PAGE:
Yes , this is one of the method . But , i am asked to reduce it to become upper triangular matrix only

12. Feb 19, 2017

### fonseh

So , the way i change the row 9 and row 10 is completely wrong ?

13. Feb 19, 2017

### fonseh

Do you mean in my working , i have pivoted the row 1 (make the a11 has the largest vaule compared to a21 , a31 and a41), so i cant change ( swap the row 1 with other row) anymore ?
So , in my working , swapping R10 and R9 is wrong ?
Please refer to this one :
https://www.physicsforums.com/attachments/img_20170219_101925_dro-jpg.113417/

14. Feb 19, 2017

### Ray Vickson

Yes, you should not swap row 1 with anything else anymore.

There is a reason for that: you are ultimately solving a system of equations by eliminating the variables, one-by-one. First you use one of the equations to express one of the variables in terms of the others; for example, if $a_{11} \neq 0$ you can use equation 1 to express $x_1$ in terms of the variables $x_2, x_3, \ldots, x_n$. When you substitute that expression into the other equations $2, 3, \ldots, n$ you get a new system of $n-1$ equations in the $n-1$ variables $x_2, x_3, \ldots, x_n.$ So you have eliminated $x_1$ from the remainder of the problem, hence the word "elimination" in the name of the procedure. To continue that process you again use one of those $n-1$ equations to solve for one of the $n-1$ variables in terms of the other $n-2$, then substitute that expression into the other (unused) $n-2$ equations, etc., etc.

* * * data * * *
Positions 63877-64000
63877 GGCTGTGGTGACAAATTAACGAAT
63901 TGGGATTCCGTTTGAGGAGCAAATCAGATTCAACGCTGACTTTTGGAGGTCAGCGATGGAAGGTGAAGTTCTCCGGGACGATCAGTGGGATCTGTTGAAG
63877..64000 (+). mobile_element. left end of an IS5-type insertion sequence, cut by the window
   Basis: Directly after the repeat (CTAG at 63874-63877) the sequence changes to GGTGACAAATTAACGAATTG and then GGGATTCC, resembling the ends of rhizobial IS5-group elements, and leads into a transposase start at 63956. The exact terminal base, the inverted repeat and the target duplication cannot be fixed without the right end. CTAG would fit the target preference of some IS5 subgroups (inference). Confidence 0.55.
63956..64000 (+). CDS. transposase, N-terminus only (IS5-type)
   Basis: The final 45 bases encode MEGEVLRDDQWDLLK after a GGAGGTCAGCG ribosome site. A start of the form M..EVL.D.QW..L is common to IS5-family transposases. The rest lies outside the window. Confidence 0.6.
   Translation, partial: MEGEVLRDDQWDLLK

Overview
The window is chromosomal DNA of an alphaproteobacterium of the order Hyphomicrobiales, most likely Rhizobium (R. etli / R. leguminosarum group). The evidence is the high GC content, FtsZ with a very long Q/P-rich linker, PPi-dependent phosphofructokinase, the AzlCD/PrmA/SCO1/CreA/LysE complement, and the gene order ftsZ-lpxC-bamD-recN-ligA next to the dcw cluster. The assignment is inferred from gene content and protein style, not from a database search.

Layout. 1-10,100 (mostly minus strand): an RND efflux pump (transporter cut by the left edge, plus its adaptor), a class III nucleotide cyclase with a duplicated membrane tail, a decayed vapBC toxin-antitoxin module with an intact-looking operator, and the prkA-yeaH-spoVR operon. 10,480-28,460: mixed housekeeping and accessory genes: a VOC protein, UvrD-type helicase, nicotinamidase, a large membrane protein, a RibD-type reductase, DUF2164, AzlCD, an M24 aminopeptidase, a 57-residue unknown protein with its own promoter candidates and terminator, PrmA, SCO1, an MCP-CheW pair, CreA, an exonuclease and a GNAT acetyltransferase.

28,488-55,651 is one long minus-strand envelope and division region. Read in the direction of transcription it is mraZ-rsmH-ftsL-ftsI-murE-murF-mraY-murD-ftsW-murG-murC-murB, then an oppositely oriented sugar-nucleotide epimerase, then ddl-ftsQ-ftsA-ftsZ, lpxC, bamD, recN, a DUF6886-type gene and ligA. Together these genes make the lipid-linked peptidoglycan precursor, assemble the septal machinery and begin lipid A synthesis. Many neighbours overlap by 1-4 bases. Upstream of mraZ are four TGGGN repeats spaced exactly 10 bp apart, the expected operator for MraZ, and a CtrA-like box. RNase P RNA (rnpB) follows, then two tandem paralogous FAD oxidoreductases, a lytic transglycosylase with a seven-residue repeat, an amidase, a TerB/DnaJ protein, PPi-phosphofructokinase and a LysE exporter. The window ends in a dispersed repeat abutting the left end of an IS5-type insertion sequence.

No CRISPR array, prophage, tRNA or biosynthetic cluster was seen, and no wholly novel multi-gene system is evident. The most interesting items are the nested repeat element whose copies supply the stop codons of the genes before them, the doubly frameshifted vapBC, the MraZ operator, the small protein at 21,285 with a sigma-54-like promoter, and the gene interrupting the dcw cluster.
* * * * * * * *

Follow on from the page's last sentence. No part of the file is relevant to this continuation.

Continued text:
That is how Gaussian elimination works, and how it has been done for hundreds of years before anybody invented matrices. In fact, I firmly believe that you should study the matrix form only after understanding the variable-based, non-matrix version; that will make all the operations much clearer and lead you away from making the type of error you say you did.

What about pivoting? Well, all you are doing is choosing the first variable $x_1$ to eliminate from that equation whose $x_1$ coefficient is numerically the largest (or, in some versions, if not the largest, then at least above a certain threshold). If you do exact arithmetic (either using rational numbers or infinitely many decimals) you do not have to bother with pivoting. Where pivoting can become important is where you use finite word-length floating-point numbers, so you get round-off errors in your numerical computations. Then, experience has shown that it is important to keep round-off effects under control, by pivoting on numerically "large" elements and avoiding pivots on numerically small quantities. In fact, with round-off errors present, you cannot really tell if a small element like $0.1643 \times 10^{-16}$ is truly an actual small number, or is really supposed to be zero, but comes out very small just because of slight errors in the calculations. Pivoting on 0 is impossible---because of the way Gaussian elimination is supposed to work---but pivoting on a very small nonzero value could be done, but would lead to disaster and nonsensical results.

Last edited: Feb 19, 2017